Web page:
When Chief U.S. District Judge Gerald Rosen pitched his plan to rescue the Detroit Institute of Arts’ collection by bolstering city pensions in the city’s bankruptcy, foundation leaders initially thought he was nuts.
Maybe they were right. Their proffered $365 million — as well as $350 million in proposed state aid and $100 million from DIA benefactors — isn’t yet closing a deal that is critical to determining whether Detroit will emerge successfully from its Chapter 9 bankruptcy.
That’s why Emergency Manager Kevyn Orr is publicly pitching the plan so hard, too. Give him the chance nowadays, and the Washington bankruptcy lawyer touts the $815 million fund. It’s unprecedented, he says, rightly. It’s a dealmaker. It would cushion a harsh blow to city pensioners even as it would protect the DIA’s envied collection from the predations of creditors.
“We’re getting to the stage where Kevyn comes in,” Orr’s chief spokesman, Bill Nowling, said in an interview Monday. “He’s the closer. You’re going to see him take a higher profile now. At some point, the C-suite steps down and says, ‘OK, boys, where are we gonna’ go now?’ That’s where we are.”
But no one’s buying yet, a bigger problem for Orr and his team than it is for the foundations. Their boards have approved the outlays to the DIA fund, and their executives are heeding Rosen’s counsel to be patient and let the bankruptcy process unfold under the gavel of U.S. Bankruptcy Judge Steven Rhodes.
“It’s very clear some foundations are a little nervous that these folks are not jumping at the deal,” said a source close to the process. “There’s more than enough patience that no one is going to bolt. The foundations don’t want to be in the position of threatening pensioners.”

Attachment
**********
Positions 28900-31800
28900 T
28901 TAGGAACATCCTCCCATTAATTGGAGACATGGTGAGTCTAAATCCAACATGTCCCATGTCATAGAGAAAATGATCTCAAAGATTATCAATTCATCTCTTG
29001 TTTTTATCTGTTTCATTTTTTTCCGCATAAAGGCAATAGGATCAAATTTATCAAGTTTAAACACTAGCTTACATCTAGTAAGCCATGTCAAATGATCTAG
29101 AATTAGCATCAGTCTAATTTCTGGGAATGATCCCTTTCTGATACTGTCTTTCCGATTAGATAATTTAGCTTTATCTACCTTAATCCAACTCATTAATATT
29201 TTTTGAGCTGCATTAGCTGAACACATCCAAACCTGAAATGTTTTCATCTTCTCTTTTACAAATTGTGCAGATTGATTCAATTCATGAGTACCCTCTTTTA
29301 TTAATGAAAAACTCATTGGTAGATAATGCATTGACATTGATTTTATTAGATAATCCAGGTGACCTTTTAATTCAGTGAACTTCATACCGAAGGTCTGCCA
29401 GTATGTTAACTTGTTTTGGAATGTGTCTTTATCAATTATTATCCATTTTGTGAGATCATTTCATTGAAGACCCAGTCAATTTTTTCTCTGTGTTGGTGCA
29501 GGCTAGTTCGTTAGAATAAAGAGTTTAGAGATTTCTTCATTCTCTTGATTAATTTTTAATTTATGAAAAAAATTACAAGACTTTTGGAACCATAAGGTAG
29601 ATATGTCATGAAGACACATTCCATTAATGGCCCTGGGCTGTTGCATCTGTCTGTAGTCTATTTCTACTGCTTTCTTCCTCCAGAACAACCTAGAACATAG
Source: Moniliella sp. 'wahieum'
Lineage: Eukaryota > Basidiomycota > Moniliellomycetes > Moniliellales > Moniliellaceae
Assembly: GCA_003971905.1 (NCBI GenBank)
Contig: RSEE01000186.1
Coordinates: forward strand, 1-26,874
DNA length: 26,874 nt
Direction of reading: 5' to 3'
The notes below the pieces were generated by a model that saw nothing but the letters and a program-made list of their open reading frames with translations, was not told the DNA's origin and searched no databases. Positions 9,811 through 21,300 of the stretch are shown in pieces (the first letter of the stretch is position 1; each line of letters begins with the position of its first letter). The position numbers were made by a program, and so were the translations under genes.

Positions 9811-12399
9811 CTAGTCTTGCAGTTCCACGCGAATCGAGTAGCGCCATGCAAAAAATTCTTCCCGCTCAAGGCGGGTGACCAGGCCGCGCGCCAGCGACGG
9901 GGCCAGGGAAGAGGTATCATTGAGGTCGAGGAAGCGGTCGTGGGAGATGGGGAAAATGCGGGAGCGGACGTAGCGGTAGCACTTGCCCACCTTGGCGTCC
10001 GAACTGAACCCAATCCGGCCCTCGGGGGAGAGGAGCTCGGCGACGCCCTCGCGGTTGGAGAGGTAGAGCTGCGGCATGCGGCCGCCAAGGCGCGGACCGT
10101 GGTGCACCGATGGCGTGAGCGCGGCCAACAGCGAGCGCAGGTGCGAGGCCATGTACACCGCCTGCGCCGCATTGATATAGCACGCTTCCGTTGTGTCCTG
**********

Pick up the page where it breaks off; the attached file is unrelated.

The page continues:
No, that’s the job of Orr and even Rhodes. The emergency manager is facing a September deadline when two-thirds of the City Council can vote to remove him; the judge’s aggressive management of his court calendar recognizes that political reality, putting the court on a collision course with unions and pension funds waiting for Orr to improve an offer they expect to get better with time.
It won’t. Orr is more likely to dust off his game of hardball, a stock tactic in corporate Chapter 11 bankruptcies: reduce proposed settlements by a quarter point each day they are ignored and redistribute the savings to others within similar classes. And Rhodes, who clearly commands his courtroom, could force the issue, too, with a judicial power only he holds.
The good news for unions and pension funds is that the coalition of national and regional foundations is showing no signs of fraying, according to individuals close to the process. As recently as Monday, the foundations privately reaffirmed their support for Rosen’s three-part bargain.
“I don’t see any crack in the edifice from the foundation perspective — none,” said Rip Rapson, president of the Troy-based Kresge Foundation, a partner with the Ford Foundation and others in the DIA fund.
Added another person deeply involved in the process: “They’re committed. These are people who are major-league ballplayers. Every piece of the trajectory is toward putting this together.”
Not that anything is guaranteed. The DIA fund and its meaningful contribution to pension checks hinge on particularly tricky politics in Lansing: rank-and-file Republicans are less enthusiastic than their leaders about footing the bill for what looks like a Detroit pension bailout. Their support won’t come free.
And Democrats are susceptible to union pressure, however misdirected it may be. Democratic support for a DIA fund backed by Gov. Rick Snyder and GOP leadership in both the state House and Senate would help, not hurt, thousands of retirees who stand to lose more of their pension checks if delay and partisan wrangling scuttle the fund before it launches.
Put another way: any meaningful threat to the DIA fund and whether it can be used to bolster city pensions emanates from the state capitol, not bookish foundation heads or timorous board members unnerved by unhappy financial heavyweights in New York or the confrontation of a bankruptcy process unspooling with predictable rancor and litigation.
Judge Rosen’s audacious gambit to tie a DIA rescue to a public-private plan to bolster city pensions is still very much alive. But it won’t last in perpetuity because it can’t — a fact the city’s unions, pension funds and retirees ignore at their peril.
Daniel Howes’ column runs Tuesdays, Thursdays and Fridays.